Moreover, the Seafreight business and its landside container operation achieved earnings growth of 30% year-on-year, underpinned by increased port activities through the multipurpose terminal in Maydon Wharf.
Container volumes delivered peak performance during the first quarter, with essential cargo shipments continuing during lockdown. The container business has acquired additional space in Port Elizabeth and a long-term tenure at its Maydon Wharf facilities.
Grindrod will continue to expand its footprint on the back of customer commitments.
To provide services to what is expected to become the world’s biggest liquid natural gas region, Grindrod has increased its presence in northern Mozambique. Despite many obstacles, such as insurgency attacks, poor road infrastructure and Covid-19-related lockdowns, Grindrod has established a dedicated delivery seafreight service to Cabo Afungi ex the main hub ports of Mocimboa da Praia, Pemba and Nacala.
To support the logistics involved, Grindrod established operations in Pemba and Cabo Afungi, where trucks and the four chartered vessels are loaded and offloaded for deliveries to and from the Cabo Delgado province.
Further to this, Grindrod acquired the rights to a strategically located plot of land near Palma and will develop a facility to support containerised and break-bulk cargo transportation.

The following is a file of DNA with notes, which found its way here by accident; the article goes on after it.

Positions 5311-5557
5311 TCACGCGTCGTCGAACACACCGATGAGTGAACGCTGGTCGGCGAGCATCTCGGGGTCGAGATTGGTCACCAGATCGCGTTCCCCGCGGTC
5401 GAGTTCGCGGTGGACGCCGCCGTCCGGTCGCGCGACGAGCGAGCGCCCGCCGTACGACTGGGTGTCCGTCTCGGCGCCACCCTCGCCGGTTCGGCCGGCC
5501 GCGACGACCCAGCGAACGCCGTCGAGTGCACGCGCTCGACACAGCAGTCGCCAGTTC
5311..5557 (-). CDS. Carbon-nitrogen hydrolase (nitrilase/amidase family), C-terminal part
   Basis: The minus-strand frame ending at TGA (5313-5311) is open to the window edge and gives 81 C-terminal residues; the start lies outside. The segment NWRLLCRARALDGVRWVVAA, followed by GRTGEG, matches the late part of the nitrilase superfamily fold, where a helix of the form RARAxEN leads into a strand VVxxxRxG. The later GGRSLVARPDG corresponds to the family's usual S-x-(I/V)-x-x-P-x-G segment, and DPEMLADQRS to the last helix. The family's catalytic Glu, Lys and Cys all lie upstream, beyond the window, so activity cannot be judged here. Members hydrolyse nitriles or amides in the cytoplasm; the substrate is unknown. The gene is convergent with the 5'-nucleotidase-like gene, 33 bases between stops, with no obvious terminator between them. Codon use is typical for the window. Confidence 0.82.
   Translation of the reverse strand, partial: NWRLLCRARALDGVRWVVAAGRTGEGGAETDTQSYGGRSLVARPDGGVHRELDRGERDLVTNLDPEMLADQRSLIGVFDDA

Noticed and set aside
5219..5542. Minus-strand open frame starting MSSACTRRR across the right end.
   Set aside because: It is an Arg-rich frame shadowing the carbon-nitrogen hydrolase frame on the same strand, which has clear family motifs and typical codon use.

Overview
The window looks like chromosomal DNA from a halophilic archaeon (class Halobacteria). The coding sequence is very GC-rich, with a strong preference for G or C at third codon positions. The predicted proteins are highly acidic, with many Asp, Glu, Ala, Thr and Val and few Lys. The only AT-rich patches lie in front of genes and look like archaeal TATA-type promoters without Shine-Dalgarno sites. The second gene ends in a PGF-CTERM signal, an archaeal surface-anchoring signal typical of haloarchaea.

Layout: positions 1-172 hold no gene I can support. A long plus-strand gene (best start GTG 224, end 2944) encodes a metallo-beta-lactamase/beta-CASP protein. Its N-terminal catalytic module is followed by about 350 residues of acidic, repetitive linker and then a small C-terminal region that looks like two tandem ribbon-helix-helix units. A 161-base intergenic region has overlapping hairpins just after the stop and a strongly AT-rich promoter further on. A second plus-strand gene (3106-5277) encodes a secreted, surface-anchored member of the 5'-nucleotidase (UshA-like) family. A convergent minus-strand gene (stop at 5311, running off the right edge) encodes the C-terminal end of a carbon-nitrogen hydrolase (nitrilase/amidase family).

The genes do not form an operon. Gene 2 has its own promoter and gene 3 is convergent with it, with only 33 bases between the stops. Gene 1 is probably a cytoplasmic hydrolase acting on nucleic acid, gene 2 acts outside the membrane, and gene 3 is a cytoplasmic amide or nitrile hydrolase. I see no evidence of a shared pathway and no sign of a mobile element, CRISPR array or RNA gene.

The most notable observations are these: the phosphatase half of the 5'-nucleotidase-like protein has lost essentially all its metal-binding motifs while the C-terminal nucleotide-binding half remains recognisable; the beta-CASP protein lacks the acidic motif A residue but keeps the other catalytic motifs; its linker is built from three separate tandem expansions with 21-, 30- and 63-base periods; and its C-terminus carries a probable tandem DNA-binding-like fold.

The company’s Rail Logistics division improved its performance in the first half of the year and volumes post the South African lockdown period showed an improvement as rail operators strived to reignite traffic on the North/South corridor across Africa. Two locomotives and 54 wagons have now been deployed on the Dar es Salaam corridor.
“Volumes since the easing of the South African lockdown showed an improvement as rail operators strived to reignite traffic on the North/South corridor.
“The rail leasing business was impacted by force majeure calls on South African and Mozambican contracts during the second quarter, resulting from the temporary restrictions on mine operations and the transportation of non-essential cargo. A number of contracts have since restarted,” Grindrod CEO Andrew Waller explains.
The Road Transportation businesses were negatively impacted by reduced economic growth in South Africa, but improved market conditions are expected.
Grindrod Bank continues to operate cautiously during this time, ensuring that its liquidity cover and capital adequacy ratios remain above minimum regulatory requirements.
The bank recorded a marginal increase in advances of 2.7% to R7.6-billion in the six months under review, compared with advances of R7.4-billion as at December 31.
The bank recorded a 5.3% drop in core funding base to R9.9-billion, compared with a core funding base of R10.4-billion as at December. Cash liquidity as at June was R4.3-billion, with a maintained credit rating of A-.
Grindrod Bank CEO David Polkinghorne says the bank experienced limited impairments owing to the quality and nature of the property book, a focus on secured lending and no retail exposure.
Waller notes that during the second half of this year, Grindrod will continue with precautionary measures across all businesses in response to the pandemic, while also ramping up the development of assets, focusing on efficiencies across supply chains and diversifying across commodities.
The company’s strategic focus remains on unlocking key corridors by investing in infrastructure and working with customers to find the most efficient and cost-effective logistics solutions.